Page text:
Avatar Image

Dr Naohide Yamamoto

Faculty of Health,
School - Psychology and Counselling


Dr Naohide Yamamoto
Senior Lecturer
Faculty of Health,
School - Psychology and Counselling
IHBI Membership
Institute of Health Biomedical Innovation (IHBI),
IHBI Health Projects,
IHBI Psych and Counc - HDHS
Discipline *
+61 7 3138 4887
+61 7 3138 0486
View location details (QUT staff and student access only)
Identifiers and profiles
ORCID iD LinkedIn

PhD (Johns Hopkins University)

Professional memberships
and associations

Space perception, Spatial memory, Spatial cognition, Navigation, Cognitive psychology, Cognitive neuroscience

* Field of Research code, Australian and New Zealand Standard Research Classification (ANZSRC), 2008


Dr Yamamoto is an experimental psychologist who is primarily interested in cognitive and neural mechanisms of human spatial navigation. He first studied urban planning and earned bachelor’s and master’s degrees in engineering from the University of Tokyo, Japan. He developed scientific interest in human spatial cognition and navigation through his urban planning research, and decided to pursue an academic career in cognitive psychology and neuroscience. He obtained an MA in psychology and a PhD in psychological and brain sciences from the Johns Hopkins University, USA. Prior to joining the QUT academic staff in 2014, he was an assistant professor of psychology at Cleveland State University, USA and a postdoctoral scientist in psychology at the George Washington University, USA.

Academic Appointments
Queensland University of Technology, Australia (2014–Present)

  • Lecturer in Psychology and Counselling
  • Member of the Institute of Health and Biomedical Innovation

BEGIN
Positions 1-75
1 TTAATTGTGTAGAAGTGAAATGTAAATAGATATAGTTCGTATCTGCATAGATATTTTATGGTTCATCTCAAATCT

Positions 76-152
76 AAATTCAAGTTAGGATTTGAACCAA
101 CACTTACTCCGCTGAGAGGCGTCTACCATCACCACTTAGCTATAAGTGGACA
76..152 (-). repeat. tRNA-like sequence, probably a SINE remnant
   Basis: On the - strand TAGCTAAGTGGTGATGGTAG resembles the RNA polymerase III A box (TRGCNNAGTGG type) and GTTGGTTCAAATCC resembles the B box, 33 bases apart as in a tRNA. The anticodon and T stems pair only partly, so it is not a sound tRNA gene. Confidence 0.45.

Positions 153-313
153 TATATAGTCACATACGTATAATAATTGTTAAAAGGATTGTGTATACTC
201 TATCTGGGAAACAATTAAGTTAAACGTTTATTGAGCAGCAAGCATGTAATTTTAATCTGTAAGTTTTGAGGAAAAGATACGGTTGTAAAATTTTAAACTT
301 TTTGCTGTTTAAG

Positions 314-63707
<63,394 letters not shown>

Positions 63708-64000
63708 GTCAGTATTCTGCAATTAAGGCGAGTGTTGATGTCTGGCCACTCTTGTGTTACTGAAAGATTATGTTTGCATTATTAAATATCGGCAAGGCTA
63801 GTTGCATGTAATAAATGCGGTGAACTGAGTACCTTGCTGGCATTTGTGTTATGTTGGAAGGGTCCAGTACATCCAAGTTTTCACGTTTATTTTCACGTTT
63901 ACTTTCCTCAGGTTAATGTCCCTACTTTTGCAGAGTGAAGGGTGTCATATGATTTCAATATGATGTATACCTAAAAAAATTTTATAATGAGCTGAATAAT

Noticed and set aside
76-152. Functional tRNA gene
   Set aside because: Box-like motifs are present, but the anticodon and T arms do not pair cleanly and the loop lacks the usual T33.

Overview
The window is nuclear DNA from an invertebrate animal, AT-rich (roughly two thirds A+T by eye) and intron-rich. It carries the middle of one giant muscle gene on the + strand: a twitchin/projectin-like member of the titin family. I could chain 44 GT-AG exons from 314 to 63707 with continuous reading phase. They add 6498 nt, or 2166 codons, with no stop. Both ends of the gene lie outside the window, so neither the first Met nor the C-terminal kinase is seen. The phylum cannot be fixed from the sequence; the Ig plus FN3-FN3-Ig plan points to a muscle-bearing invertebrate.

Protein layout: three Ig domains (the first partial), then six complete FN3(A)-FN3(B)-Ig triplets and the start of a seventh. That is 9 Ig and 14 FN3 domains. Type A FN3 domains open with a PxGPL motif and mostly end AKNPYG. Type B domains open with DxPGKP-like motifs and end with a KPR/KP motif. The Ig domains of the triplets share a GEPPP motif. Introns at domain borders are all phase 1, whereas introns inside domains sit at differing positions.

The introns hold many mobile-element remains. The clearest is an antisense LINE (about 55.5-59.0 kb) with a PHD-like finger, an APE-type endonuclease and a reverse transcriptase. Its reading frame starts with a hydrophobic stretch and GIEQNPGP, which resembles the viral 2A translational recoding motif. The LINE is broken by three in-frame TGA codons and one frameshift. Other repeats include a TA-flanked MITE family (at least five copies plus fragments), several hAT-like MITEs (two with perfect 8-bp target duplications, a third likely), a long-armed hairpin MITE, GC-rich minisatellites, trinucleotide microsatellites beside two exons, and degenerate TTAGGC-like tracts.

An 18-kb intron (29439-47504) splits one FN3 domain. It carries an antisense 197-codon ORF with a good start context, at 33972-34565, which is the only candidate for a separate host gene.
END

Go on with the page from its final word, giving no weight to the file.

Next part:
Cleveland State University, USA (2009–14)

  • Assistant Professor of Psychology

George Washington University, USA (2007–09)

  • Postdoctoral Scientist in Psychology

Johns Hopkins University, USA

  • PhD in Psychological and Brain Sciences (2008)
  • MA in Psychology (2004)

University of Tokyo, Japan

  • MEng in Urban Engineering (2001)
  • BEng in Urban Engineering (1999)

Research Interests

  • Spatial perception and memory
  • Medial temporal lobe roles in spatial cognition
  • Self-monitoring deficits in schizophrenia/schizotypy and their effects on locomotor navigation
  • Changes in visuospatial abilities in normal and pathological aging
Research Program
Spatial navigation ability is a fundamental building block of our daily living and survival. Any given day of an independent person involves numerous episodes of navigation, small or large—from bedroom to kitchen, from home to work, etc. Nevertheless, our current knowledge about how we find our way in an environment and how the brain mediates this process is still limited. How do we acquire memories for environmental layouts? How do we keep track of where we are in the environment as we move around? Dr Yamamoto’s research addresses these questions to better understand cognitive and neural mechanisms of human spatial navigation.

1. Cognitive and neural mechanisms of path integration